Trump puts off decision on Syria strikes
- Author: Adam Floyd Apr 16, 2018,
Apr 16, 2018, 1:47
According to the sources, the specific response being considered in the event of US military action against Syria is Japan's "support for the USA resolve to fulfill its responsibility to prevent the use of chemical weapons". "All the indications are that the Syrian regime was responsible".
His French counterpart Emmanuel Macron said he was in daily contact with Trump, stating France has evidence that Assad's regime was behind the attack.
US Ambassador Nikki Haley told the United Nations today that no decision had been taken about military action against Syria, but use of force would be in response to multiple chemical attacks carried out by President Bashar al-Assad's forces.
Syria and its allies in Russian Federation have denied that chemical weapons were used in Douma, labeling the attack a hoax.
British Prime Minister Theresa May was due to hold an emergency cabinet meeting amid speculation she will support United States action against the Syrian regime.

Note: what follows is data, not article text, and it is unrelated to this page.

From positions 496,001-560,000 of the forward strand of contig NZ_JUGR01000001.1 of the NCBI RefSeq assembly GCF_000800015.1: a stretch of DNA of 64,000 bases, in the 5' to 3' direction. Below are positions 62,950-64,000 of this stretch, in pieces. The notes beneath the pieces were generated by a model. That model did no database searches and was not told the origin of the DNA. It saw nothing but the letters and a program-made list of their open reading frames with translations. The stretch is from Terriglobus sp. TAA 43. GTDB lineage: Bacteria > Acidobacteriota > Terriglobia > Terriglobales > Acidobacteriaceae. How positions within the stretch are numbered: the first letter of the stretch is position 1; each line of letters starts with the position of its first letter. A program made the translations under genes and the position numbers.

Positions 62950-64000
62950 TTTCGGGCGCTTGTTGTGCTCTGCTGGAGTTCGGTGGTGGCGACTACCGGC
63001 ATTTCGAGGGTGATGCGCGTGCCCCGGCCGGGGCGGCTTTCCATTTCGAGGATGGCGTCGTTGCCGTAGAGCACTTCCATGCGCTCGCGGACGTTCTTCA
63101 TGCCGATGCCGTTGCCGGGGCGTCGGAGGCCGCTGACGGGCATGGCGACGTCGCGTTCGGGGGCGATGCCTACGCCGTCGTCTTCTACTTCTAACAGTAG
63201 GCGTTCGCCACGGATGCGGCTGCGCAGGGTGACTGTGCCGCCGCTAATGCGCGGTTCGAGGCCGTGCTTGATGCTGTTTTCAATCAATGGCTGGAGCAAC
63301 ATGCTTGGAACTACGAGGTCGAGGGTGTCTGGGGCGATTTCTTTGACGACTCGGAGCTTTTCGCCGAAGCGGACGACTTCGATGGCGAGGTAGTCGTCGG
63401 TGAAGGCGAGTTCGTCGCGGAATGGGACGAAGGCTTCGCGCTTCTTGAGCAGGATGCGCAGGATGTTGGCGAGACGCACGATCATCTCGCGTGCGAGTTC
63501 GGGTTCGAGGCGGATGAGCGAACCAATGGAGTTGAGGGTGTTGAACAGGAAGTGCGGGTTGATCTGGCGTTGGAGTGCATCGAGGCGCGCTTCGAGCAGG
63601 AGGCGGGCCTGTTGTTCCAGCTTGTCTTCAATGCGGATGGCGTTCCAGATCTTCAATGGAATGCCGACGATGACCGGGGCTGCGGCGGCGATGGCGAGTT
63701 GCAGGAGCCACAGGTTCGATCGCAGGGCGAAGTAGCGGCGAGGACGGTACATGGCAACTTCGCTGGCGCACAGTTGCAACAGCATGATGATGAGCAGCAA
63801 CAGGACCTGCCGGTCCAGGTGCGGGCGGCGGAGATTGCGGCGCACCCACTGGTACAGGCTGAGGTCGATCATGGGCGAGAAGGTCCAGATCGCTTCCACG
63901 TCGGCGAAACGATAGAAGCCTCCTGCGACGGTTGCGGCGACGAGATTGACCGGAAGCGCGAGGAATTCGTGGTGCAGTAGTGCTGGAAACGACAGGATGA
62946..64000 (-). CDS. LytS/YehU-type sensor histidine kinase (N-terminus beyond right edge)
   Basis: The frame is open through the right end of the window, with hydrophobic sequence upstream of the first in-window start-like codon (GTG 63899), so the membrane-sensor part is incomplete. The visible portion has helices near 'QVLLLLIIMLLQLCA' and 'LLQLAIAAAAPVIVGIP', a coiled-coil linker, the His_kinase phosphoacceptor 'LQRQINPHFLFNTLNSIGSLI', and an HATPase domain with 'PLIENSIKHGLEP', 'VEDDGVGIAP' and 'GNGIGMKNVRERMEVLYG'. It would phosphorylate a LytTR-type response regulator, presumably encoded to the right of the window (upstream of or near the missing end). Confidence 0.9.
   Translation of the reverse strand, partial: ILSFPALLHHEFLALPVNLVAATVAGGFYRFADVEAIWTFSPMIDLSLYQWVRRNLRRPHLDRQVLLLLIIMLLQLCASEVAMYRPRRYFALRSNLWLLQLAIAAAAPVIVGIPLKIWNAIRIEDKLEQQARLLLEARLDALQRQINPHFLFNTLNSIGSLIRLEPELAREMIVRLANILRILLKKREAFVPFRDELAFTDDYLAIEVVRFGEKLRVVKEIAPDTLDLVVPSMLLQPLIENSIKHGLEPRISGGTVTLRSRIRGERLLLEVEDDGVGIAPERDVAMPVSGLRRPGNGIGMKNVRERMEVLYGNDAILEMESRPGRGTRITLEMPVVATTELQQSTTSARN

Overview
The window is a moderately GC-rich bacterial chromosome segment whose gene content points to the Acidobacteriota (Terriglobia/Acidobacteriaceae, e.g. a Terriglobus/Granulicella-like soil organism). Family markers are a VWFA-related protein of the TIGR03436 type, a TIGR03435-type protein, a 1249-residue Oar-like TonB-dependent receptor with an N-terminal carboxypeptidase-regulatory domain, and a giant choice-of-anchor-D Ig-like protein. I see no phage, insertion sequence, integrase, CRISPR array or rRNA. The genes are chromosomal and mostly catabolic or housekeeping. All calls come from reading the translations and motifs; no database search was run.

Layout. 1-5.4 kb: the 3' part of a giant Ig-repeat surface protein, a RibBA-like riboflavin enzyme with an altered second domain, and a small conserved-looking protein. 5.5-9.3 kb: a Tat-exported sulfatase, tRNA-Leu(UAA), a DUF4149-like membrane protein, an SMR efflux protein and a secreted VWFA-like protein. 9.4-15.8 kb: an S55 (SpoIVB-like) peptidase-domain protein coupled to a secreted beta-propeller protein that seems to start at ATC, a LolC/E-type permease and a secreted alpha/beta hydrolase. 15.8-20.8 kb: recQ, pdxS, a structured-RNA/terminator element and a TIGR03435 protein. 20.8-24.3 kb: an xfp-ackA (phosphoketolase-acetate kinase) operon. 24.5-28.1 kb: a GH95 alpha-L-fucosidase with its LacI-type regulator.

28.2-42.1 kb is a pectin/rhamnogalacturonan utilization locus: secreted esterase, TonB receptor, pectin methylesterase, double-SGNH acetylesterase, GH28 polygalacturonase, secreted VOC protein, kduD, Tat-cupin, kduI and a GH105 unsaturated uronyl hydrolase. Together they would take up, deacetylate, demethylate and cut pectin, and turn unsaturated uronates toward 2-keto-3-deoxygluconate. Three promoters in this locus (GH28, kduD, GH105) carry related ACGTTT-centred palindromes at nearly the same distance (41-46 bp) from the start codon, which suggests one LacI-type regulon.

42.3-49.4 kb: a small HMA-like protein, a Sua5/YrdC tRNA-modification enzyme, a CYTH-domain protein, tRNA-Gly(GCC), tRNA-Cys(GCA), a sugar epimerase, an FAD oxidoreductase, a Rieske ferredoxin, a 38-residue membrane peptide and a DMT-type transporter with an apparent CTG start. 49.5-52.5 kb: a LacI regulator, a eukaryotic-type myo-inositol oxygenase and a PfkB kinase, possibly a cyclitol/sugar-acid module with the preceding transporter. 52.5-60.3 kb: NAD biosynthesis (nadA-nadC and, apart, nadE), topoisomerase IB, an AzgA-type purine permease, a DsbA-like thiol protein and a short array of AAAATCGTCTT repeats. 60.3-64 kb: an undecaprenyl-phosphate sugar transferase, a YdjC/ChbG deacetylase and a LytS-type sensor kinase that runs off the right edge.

Theresa May received unanimous cabinet backing for United Kingdom military action against Syrian regime targets after senior ministers were briefed by Sir Mark Sedwill, the national security adviser, on the intelligence case pointing to President Assad's culpability for the Douma attack.
In response, Maria Zakharova, Russia's foreign ministry spokesperson, said allegations of the use of chemical weapons in Douma were false and could not be used as a pretext to undertake any military action against Syria.
A YouGov poll published on Thursday showed just one in five British voters supported a missile strike on Syria.More news: New York Yankees blast Red Sox, 10-7, amid hard-slugging brawl
May is not obliged to win parliament's approval, but a non-binding constitutional convention to do so has been established since a 2003 vote on joining the US -led invasion of Iraq.
The leader of the opposition Labour Party, Jeremy Corbyn, also speaking earlier on Wednesday, said parliament should be given a say on any military action May wants to take.
Anti-conflict coalition Stop the War called on Britons to lobby their lawmakers to prevent an "escalation of the war" and planned a Friday protest outside Downing Street.
British lawmakers voted down taking military against Damascus in 2013, in what was widely viewed as an assertion of parliamentary sovereignty on the use of force.
"Cabinet agreed on the need to take action to alleviate humanitarian distress and to deter the further use of chemical weapons..."
Britain has launched air strikes against Islamic State militants in Syria, but not against the country's government.
At a congressional hearing in Washington, defence secretary General James Mattis also signalled caution, saying the president had not yet decided whether military force would be part of the U.S. response in Syria.